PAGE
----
I think it’s fairly safe to say I have always loved books. I love looking at them, owning them, organising them and more recently talking about them. However I have definitely not always loved reading them. At school I was told I couldn’t read, I was never very good at reading aloud and so my teachers put me on the lowest reading level and left me there. I don’t remember there being anyway of moving up levels after our parents were no longer required to fill in reading reports about our reading at home. I was never given any support by my school to help improve my reading until I got to high school and even then it was only an hour a week of reading aloud with a teaching assistant in a room full of other people who were also reading aloud – suffice to say it didn’t improve my reading or my confidence. I was forced to read aloud to the class and when I messed up on words I was corrected as if stupid and allowed to be sniggered at by other students. I tried to explain to my teachers that I could read quite well in my head and would read aloud in class if given some time to read through my bit before the lesson, to familiarise myself with it and ask for help with a word I couldn’t read. In the end I had to refuse to read in class, it got me in a little trouble but it was better than being laughed at and in the end I stopped being asked.
I have also always struggled with spelling, (looking back at some old school work I’m amazed that no one ever thought that dyslexia could be the cause of all my problems). I wasn’t helped in this department by being told by a teacher that if I couldn’t spell a word I shouldn’t use it(!) I think I was 6 at the time and had made a pretty good go at spelling catastrophic in a story I was writing.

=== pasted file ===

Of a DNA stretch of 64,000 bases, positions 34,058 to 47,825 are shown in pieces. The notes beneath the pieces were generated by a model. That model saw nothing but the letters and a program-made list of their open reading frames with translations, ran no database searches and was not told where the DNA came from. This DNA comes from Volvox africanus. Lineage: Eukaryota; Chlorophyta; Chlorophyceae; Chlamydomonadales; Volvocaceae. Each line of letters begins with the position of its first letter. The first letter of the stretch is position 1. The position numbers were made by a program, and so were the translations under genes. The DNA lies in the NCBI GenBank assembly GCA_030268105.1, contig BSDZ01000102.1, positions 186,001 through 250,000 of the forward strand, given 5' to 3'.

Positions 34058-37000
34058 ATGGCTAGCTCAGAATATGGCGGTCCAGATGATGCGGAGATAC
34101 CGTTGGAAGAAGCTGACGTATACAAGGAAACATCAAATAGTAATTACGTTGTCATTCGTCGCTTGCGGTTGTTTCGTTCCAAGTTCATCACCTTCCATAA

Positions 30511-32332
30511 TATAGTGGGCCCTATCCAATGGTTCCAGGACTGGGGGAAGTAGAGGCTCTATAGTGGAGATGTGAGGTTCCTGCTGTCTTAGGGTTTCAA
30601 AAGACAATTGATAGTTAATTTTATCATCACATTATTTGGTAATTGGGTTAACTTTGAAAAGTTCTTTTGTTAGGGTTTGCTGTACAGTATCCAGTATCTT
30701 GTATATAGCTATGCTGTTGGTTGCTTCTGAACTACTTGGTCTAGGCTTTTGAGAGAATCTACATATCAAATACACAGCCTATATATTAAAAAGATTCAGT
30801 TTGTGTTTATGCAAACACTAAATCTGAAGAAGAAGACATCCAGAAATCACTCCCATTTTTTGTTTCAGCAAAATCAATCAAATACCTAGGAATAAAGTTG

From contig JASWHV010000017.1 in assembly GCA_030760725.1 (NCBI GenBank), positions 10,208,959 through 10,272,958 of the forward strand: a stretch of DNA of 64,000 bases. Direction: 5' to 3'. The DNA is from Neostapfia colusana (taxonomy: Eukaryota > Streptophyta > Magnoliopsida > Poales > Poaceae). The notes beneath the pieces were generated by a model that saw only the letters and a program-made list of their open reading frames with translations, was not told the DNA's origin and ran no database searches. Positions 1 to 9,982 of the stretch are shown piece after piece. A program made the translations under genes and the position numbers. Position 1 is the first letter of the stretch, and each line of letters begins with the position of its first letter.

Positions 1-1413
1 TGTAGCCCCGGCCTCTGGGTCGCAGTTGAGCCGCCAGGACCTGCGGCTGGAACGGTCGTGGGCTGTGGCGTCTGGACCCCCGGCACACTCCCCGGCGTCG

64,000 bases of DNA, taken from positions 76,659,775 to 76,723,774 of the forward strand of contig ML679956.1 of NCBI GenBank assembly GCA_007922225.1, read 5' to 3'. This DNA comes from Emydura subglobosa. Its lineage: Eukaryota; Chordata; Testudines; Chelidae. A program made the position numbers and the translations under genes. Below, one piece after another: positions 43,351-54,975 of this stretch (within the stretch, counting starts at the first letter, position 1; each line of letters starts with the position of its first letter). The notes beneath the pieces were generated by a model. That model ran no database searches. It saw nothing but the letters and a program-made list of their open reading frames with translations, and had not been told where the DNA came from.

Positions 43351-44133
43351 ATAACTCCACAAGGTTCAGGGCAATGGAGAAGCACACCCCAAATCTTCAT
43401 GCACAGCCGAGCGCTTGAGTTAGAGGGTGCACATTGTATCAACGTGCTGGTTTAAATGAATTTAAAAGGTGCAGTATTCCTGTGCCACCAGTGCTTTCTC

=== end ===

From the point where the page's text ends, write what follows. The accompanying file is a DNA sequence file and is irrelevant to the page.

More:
So, throughout most of my school life I had been given the opinion that I couldn’t read, this made me think that reading was like… Brain surgery. Unless you know you can do it well, don’t even try. And so I didn’t read, I wanted to, I might have even picked up a book or two, but as soon as I came across a word I didn’t know or got confused by a sentence I put it down. My parents tried to encourage me to read by starting a book and leaving it mid chapter on my bedside table and tell me I could have 10 more minutes before I needed to turn my light out. I would just turn my light out.
It wasn’t until I was about 13 that I read my first book. I read Girls in Love by Jacqueline Wilson closely followed by the other three in the series. My friend had the set, in beautiful condition on her bookshelf, and I just wanted to own them, but she told me they were really good and didn’t see any reason why I shouldn’t be able to read them. So I did. I read all the classics: Angus Thongs and Full-Frontal Snogging, Mates Dates and Inflatable Bras, The Princess Diarys.
I wish I could say that I’ve had a full and satisfying life with books, but sadly it is not so. The first time I tried to read Harry Potter I was totally bored by it and, for some reason, getting defeated by one book in some way has always made me forget about reading for a while. I feel I must say that I have since read all the Harry Potter books and have the appropriate ‘feels’ for them all. (I even stayed up until midnight outside my local bookshop to get the last one the second it came out).
Cue adulthood, I still find myself falling in and out of the habit of reading, which some would say is fine, but I have a very long list of books I’d like to read and book collecting is a very expensive hobby if you don’t actually read the books… So I’m challenging myself to read at least 20 books this year, (you can follow my progress on Goodreads. So far I’m 6 books behind target…) I’m also part of a Sci Fi book group which has me reading a book roughly every 6 weeks and I’m going to talk about books more. So look out for some opinions!
I want to hear your reading stories, can you remember which book really set you on fire for reading? Are you still looking for that book?